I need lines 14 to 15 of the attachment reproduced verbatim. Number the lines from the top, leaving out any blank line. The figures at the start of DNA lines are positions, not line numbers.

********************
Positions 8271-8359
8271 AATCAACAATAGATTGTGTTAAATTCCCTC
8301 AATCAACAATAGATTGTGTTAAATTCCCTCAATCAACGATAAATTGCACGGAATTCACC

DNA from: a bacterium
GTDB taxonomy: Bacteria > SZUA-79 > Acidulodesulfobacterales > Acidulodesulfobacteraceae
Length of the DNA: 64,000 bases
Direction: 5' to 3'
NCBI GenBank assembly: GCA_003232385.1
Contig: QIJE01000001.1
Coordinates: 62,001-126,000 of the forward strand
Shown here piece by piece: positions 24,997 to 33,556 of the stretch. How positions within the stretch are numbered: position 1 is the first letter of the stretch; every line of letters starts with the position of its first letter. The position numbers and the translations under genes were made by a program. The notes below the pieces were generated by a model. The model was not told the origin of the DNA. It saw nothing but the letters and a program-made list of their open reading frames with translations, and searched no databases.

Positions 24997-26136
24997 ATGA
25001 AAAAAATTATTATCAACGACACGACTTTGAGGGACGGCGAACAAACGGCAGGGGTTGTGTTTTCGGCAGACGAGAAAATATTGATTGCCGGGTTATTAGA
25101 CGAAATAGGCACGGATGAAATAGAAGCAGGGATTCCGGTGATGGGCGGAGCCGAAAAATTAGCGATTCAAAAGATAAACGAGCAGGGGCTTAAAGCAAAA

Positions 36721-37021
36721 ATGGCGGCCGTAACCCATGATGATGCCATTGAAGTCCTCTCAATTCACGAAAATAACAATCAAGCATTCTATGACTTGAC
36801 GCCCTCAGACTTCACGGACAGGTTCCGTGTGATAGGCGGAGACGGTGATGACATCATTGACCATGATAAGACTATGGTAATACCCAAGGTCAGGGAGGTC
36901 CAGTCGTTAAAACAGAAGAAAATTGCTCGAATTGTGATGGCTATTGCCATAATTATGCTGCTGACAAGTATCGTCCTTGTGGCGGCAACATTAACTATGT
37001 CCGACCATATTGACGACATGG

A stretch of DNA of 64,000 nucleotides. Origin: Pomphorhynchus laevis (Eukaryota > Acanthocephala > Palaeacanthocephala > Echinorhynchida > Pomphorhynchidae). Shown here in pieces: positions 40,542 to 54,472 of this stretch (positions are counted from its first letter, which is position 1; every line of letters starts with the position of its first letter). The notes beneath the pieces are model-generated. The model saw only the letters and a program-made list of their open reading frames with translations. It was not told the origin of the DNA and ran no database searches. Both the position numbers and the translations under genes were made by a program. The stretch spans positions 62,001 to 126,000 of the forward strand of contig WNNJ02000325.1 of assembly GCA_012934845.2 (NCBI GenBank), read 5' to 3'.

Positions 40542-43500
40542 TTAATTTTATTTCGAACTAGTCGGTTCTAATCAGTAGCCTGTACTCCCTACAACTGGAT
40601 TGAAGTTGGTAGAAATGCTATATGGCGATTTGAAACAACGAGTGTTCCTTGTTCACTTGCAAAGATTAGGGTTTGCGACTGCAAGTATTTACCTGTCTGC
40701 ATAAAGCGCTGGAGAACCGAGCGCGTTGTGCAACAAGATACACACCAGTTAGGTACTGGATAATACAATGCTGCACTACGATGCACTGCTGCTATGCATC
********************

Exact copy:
25001 AAAAAATTATTATCAACGACACGACTTTGAGGGACGGCGAACAAACGGCAGGGGTTGTGTTTTCGGCAGACGAGAAAATATTGATTGCCGGGTTATTAGA
25101 CGAAATAGGCACGGATGAAATAGAAGCAGGGATTCCGGTGATGGGCGGAGCCGAAAAATTAGCGATTCAAAAGATAAACGAGCAGGGGCTTAAAGCAAAA